By this point in the war, the Japanese had been driven from the Soloman Islands and the Marianas. They attempted to counterattack in the Battle of the Philippine Sea but were devastated, suffering the loss of three carriers and hundreds of aircraft. Now, the Americans were looking to push further into the Pacific by either invading Formosa (Taiwan) or the Philippines. In order to cut off Japanese shipping and provide land bases for strategic bombers to strike Japan’s inner islands, either Formosa or the Philippines had to be captured. Only one of the landmasses was required for the next phase of their plan, and there was much debate over which to pursue.

If successful, both invasion plans would accomplish the goal of providing bases from which to prevent shipping between Japanese colonies and the mainland. Ernest J. King favored invading Formosa and blockading the Philippines. Douglas MacArthur, however, favored the opposite. Ultimately, MacArthur got his way, as the Philippines was American territory lost earlier in the war, and it would be worthwhile to American morale to retake it from the Japanese. Either the Philippines or Formosa would provide the tactical benefit, yet Formosa would not necessarily provide the same morale boost as the Philippines.

The Drums Begin to Sound

Throughout September, Allied planes bombed Japanese positions in the Philippines and conducted recon in preparation for the landing. From their reconnaissance, they learned that Leyte Island was undefended and decided to invade earlier than was originally planned. A diversionary force of carriers was sent to attack Okinawa, Formosa, Luzon, and Pescadores in early October. The Japanese knew what the Allies planned to do, as it was obvious to them. Nevertheless, the diversionary forces prevented Japanese air units from deploying into Leyte Gulf, and the Japanese Navy was left to intervene with little support.

By mid-October, the Allies would strike Leyte by sea, land, and air. Admiral Chester Nimitz provided logistical support with the U.S. Pacific Fleet. Admiral William Halsey led the U.S. Third Fleet which provided cover for General MacArthur to land with the Sixth Army. Vice Admiral Thomas Kincaid led the Seventh Fleet which helped to secure the waters around the landing and prevent Japanese naval intervention. The Seventh Fleet was split into three task forces: Taffy I under Admiral Thomas Sprague, Taffy II under Admiral Felix Stump, and Taffy III under Admiral Clifton Sprague. Task Force 44 was a joint American-Australian naval group under the command of Vice Admiral John Collins which participated in the pre-landing air raids, but was badly damaged and forced to retreat by a kamikaze attack just two days before.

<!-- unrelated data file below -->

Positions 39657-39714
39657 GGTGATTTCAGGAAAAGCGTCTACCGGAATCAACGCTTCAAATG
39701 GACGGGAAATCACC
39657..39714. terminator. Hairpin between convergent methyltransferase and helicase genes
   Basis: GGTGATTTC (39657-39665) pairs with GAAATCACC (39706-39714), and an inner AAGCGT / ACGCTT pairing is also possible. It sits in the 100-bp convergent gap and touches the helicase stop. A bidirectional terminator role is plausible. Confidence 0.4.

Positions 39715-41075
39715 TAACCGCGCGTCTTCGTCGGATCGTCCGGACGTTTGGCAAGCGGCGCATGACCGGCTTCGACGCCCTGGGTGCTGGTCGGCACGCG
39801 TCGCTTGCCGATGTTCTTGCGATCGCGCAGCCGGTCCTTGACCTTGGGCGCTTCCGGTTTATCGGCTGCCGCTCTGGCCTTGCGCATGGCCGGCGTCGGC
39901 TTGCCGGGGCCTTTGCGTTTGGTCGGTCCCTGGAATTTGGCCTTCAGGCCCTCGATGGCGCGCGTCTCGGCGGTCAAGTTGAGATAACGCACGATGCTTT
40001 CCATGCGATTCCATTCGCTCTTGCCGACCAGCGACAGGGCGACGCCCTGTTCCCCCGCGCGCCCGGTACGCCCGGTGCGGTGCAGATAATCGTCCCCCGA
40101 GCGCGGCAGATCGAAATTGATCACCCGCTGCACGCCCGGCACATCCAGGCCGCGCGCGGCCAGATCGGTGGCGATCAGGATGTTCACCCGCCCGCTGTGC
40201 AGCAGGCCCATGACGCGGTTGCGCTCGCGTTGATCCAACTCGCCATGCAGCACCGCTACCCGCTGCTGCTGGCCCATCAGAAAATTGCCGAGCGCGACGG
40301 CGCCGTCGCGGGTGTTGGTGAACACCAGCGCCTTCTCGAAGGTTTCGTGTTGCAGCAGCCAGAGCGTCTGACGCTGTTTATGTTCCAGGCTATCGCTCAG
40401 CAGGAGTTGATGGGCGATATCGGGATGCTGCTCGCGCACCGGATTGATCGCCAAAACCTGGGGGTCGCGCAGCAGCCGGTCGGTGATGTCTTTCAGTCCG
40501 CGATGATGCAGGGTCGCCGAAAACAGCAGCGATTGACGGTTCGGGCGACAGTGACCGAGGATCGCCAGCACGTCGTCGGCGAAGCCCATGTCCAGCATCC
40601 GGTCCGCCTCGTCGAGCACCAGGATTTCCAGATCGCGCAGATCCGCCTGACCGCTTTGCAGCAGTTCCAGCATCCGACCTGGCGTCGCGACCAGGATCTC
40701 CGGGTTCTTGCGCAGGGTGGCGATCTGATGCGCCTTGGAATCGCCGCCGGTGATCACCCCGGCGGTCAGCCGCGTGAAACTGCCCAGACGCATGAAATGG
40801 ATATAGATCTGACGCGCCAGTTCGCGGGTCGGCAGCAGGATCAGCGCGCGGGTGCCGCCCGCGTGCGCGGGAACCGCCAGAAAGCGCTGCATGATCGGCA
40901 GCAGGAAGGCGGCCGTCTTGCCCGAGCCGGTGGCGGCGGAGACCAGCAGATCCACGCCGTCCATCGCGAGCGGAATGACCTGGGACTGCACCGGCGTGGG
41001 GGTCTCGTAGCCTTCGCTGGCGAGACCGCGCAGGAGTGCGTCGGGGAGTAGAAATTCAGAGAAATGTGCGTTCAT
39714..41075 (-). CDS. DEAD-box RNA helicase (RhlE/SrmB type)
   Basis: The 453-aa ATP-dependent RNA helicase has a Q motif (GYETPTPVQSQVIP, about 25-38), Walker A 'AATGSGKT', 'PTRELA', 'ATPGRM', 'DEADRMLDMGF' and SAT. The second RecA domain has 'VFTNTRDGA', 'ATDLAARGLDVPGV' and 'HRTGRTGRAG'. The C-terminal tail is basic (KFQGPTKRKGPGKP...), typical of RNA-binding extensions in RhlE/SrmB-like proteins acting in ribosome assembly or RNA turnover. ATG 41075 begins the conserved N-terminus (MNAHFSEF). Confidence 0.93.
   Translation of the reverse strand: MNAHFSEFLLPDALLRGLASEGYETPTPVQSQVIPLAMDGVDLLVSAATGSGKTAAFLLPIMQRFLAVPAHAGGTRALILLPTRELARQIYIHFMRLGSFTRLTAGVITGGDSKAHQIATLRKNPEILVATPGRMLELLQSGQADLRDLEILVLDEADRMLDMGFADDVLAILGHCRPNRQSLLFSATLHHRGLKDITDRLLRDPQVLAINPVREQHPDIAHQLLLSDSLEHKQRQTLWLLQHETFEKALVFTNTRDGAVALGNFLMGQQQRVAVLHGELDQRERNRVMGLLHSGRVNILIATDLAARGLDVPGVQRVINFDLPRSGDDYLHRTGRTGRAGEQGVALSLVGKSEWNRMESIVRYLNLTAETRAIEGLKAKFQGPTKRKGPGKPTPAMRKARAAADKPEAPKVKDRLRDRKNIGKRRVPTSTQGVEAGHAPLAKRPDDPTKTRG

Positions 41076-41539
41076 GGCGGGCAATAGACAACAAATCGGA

William Halsey, Jr.
Fleet Admiral William Halsey, Jr. would lead the U.S. Third Fleet during the Battle of Leyte Gulf. He became known as “Bull” Halsey for his daring attacks which amounted to very little during the battle.

The Japanese Navy was split into three main groups: the Center Force, the Southern Force, and the Northern Force. Admiral Takeo Kurita led the Center Force out of Brunei Bay from aboard the Yamato (“Great Harmony”) – a powerful battleship and the flagship of the Japanese Navy. The Southern Force was separated into two strike groups from two separate bases – the first under Vice Admiral Shōji Nishimura out of Brunei Bay and the second under Vice Admiral Kiyohide Shima out of Pescadores. Lastly, the Northern Force was commanded by Vice Admiral Jisaburo Ozawa and deployed from the Japanese home islands. The Japanese had a total of 67 ships involved in the battle opposed to the more than 300 ships of the Allies. The Japanese had a total of 13 capital ships mixed between 6 carriers and 7 battleships. The Allies brought 47 capital ships mixed between 35 carriers and 12 battleships.

Shōji Nishimura
Vice Admiral Shōji Nishimura would share command of the Northern Force during the Battle of Leyte Gulf.
The Battle Begins

The first fight of the naval engagement took place when Center Force encountered two American submarines tracking their movements. Admiral Kurita was leading Center Force through the Palawan Passage, oblivious to the threat nearby. The Yamato was able to intercept communications from the submarines and should have been able to evade or destroy them. However, the intercepted communications were ignored and the Americans were able to sink a cruiser and damage another. The Center Force returned to bay after the attack.

Soon after, the battle began in earnest in the Sibuyan Sea. The Center Force under Kurita entered the area early in the morning on October 24th and was spotted by the Third Fleet. The Americans launched 260 planes from the USS Intrepid and the USS Cabot. Using bombs and torpedoes, the first wave of American planes damaged the Nagato, Yamato, Musashi, and Myōkō. The second wave of planes critically damaged the Musashi. Then, the third wave of planes came from the USS Enterprise and the USS Franklin. The third wave also focused on the Musashi, as it was clearly the most vulnerable. Kurita pulled his ships back, leaving the Mushashi to sink.